“Thirdly, as people wanted to get out of the house but avoid crowds, it directed many to reconnect with nature. This saw the outdoors, whether on a mountain or the beach, as the new social-gathering hotspot. This also contributed to growth in both our activewear and athleisure categories.”
Zielinski says that in the summer, Decathlon saw a rise in sales of equipment for sports such as kayaking and stand-up paddleboarding, and that camping gear has also been popular as people unable to travel have switched to exploring Hong Kong’s country parks and beaches.
With stores closed or their operating hours reduced, engaging with customers online has been a priority for fitness brands trying to stay connected with their followers. Lululemon is known for having built a loyal community thanks to its in-store and online classes, a practice that has become even more popular among fitness enthusiasts during the pandemic, Yim says.
Sweaty Betty, known for its yoga wear, has been offering free online yoga classes during the pandemic, which has helped it increase its following in Hong Kong.
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“Hong Kong consumers have welcomed Sweaty Betty with open arms,” says Ariane Zagury, founder of Rue Madame, the company that launched Sweaty Betty in Hong Kong.
“We have a strong sense of community and having more stores allows us to reach out to some local communities, studios and people to support the grass-roots development of the brand. Also, athleisure has become a key category. You can’t walk down any street without seeing leggings paired up with a tee, not only to go to the gym, but also to meet a friend for a coffee, lunch or a drink.”
The coronavirus pandemic has certainly been the catalyst for an increased focus on health and fitness around the world, but in Hong Kong the shift from luxury and beauty retailers, which tend to target tourists, especially those from China, to categories such as fitness, aimed at local shoppers, is symptomatic of a bigger change in the city’s retail landscape.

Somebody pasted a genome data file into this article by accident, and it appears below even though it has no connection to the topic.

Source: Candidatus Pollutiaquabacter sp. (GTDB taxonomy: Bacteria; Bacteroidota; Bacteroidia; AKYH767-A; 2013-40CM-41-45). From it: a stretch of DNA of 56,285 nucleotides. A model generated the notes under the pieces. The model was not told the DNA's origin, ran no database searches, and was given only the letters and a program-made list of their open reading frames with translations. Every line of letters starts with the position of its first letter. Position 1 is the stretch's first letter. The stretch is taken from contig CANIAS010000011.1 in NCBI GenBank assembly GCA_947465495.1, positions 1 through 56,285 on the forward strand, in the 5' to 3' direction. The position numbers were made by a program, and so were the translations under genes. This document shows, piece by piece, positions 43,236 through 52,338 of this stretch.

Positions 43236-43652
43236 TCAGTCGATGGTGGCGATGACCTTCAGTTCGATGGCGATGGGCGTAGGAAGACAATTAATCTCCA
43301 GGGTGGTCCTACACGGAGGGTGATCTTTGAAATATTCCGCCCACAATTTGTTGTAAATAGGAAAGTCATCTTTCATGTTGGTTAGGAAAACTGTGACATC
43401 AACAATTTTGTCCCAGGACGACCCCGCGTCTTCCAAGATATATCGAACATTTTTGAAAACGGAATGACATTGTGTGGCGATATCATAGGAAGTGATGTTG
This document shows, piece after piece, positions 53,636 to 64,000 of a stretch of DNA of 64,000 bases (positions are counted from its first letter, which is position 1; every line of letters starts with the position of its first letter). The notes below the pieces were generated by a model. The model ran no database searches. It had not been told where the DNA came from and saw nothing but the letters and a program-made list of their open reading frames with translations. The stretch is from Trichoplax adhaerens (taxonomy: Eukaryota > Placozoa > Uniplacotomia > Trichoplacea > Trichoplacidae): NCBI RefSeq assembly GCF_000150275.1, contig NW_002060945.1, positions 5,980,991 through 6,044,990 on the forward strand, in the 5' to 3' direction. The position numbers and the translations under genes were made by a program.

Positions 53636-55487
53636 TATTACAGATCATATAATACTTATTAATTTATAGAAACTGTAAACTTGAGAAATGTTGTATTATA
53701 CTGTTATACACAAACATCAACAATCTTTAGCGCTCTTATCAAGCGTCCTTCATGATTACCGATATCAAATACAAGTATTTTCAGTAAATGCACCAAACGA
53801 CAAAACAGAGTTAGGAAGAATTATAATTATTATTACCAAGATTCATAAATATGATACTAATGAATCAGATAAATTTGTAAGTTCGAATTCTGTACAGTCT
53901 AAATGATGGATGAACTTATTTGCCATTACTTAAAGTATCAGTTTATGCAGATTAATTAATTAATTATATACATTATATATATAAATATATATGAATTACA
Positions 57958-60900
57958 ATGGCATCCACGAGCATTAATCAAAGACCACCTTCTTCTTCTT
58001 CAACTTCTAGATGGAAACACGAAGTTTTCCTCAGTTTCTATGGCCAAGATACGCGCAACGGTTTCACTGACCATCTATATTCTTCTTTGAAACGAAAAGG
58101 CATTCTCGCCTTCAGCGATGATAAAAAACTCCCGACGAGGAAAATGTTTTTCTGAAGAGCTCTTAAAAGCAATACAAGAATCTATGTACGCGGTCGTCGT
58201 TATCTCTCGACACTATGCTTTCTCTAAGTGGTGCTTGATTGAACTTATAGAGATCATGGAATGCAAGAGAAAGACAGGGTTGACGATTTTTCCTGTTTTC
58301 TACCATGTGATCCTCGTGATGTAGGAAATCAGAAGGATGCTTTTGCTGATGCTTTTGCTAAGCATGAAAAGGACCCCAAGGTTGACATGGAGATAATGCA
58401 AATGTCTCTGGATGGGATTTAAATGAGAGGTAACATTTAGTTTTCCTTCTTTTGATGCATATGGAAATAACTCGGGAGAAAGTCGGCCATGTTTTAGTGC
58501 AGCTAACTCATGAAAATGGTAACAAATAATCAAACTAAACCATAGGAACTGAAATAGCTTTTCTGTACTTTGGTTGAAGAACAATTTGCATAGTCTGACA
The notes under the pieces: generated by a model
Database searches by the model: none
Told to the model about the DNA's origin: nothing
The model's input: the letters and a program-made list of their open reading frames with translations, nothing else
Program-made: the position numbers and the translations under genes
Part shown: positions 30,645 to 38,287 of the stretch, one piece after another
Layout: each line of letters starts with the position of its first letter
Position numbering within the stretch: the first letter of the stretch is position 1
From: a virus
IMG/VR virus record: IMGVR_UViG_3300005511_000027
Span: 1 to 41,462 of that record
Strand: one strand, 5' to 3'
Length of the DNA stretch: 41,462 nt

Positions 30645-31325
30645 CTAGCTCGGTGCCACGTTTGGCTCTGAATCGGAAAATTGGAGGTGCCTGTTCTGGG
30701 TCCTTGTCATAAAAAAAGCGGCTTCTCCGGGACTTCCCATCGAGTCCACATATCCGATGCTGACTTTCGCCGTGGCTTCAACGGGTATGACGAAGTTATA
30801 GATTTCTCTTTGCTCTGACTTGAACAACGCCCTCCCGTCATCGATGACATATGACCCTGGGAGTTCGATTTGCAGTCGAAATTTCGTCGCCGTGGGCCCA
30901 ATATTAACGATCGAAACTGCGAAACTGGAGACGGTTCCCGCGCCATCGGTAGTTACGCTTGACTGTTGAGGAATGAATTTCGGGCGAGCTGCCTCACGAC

Both Sweaty Betty and Decathlon were able to take advantage of more favourable lease terms when planning their expansions in Hong Kong, something that would have been unthinkable even a year ago, when the city’s notoriously unflinching commercial landlords would have balked at the idea of making concessions to new tenants.
Zielinski recounts that when he first came to Hong Kong 20 years ago with the aim of opening a store in the city, high rents kept the company from entering the market (Decathlon has 300 stores in China alone and has had a presence there as well as in Singapore, the Philippines and Indonesia long before first coming to Hong Kong in 2017).
“Even three years ago when we opened the Causeway Bay store I realised that this wasn’t sustainable and now the problem seems to have been fixed and solved in a way. It’s a good change for Hong Kong,” says Zielinski.
“We wouldn’t have been able to afford this (Central) location before and I think that landlords are realising that they need to change their way of working and rely on brands that address the local community.
“We obviously suffered from the protests and Covid-19, but when people came back and wanted to exercise they came to Decathlon, so we were happy to have something to offer.
“We like the idea that sports can provide health and well-being, which is why making sports affordable is very important to us and the idea of being where people need us.”
As more malls and shopping districts in Hong Kong rethink their purpose and their target audience, it’s likely that fitness and health will take centre stage in their new plans, which bodes well for a retail scene that had for years relied too heavily on the volatile inbound travel sector while neglecting its local customers.
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This article originally appeared on the South China Morning Post (www.scmp.com), the leading news media reporting on China and Asia.